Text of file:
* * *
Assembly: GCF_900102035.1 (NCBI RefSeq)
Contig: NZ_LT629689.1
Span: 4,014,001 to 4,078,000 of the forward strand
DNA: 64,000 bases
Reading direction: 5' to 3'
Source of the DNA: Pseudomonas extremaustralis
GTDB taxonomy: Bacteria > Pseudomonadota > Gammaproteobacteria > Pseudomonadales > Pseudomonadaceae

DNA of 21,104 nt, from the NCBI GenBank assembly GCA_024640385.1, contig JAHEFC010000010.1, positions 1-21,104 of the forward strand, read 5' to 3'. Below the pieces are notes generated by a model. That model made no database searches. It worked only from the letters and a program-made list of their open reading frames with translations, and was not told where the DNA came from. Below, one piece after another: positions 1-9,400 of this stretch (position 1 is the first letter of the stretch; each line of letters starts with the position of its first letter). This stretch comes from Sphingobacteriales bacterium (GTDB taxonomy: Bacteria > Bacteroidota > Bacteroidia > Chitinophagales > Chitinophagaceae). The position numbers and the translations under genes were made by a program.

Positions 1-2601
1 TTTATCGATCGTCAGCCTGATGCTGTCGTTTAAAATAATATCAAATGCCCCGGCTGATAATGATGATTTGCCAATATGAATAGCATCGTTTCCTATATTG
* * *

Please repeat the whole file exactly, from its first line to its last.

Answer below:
Assembly: GCF_900102035.1 (NCBI RefSeq)
Contig: NZ_LT629689.1
Span: 4,014,001 to 4,078,000 of the forward strand
DNA: 64,000 bases
Reading direction: 5' to 3'
Source of the DNA: Pseudomonas extremaustralis
GTDB taxonomy: Bacteria > Pseudomonadota > Gammaproteobacteria > Pseudomonadales > Pseudomonadaceae

DNA of 21,104 nt, from the NCBI GenBank assembly GCA_024640385.1, contig JAHEFC010000010.1, positions 1-21,104 of the forward strand, read 5' to 3'. Below the pieces are notes generated by a model. That model made no database searches. It worked only from the letters and a program-made list of their open reading frames with translations, and was not told where the DNA came from. Below, one piece after another: positions 1-9,400 of this stretch (position 1 is the first letter of the stretch; each line of letters starts with the position of its first letter). This stretch comes from Sphingobacteriales bacterium (GTDB taxonomy: Bacteria > Bacteroidota > Bacteroidia > Chitinophagales > Chitinophagaceae). The position numbers and the translations under genes were made by a program.

Positions 1-2601
1 TTTATCGATCGTCAGCCTGATGCTGTCGTTTAAAATAATATCAAATGCCCCGGCTGATAATGATGATTTGCCAATATGAATAGCATCGTTTCCTATATTG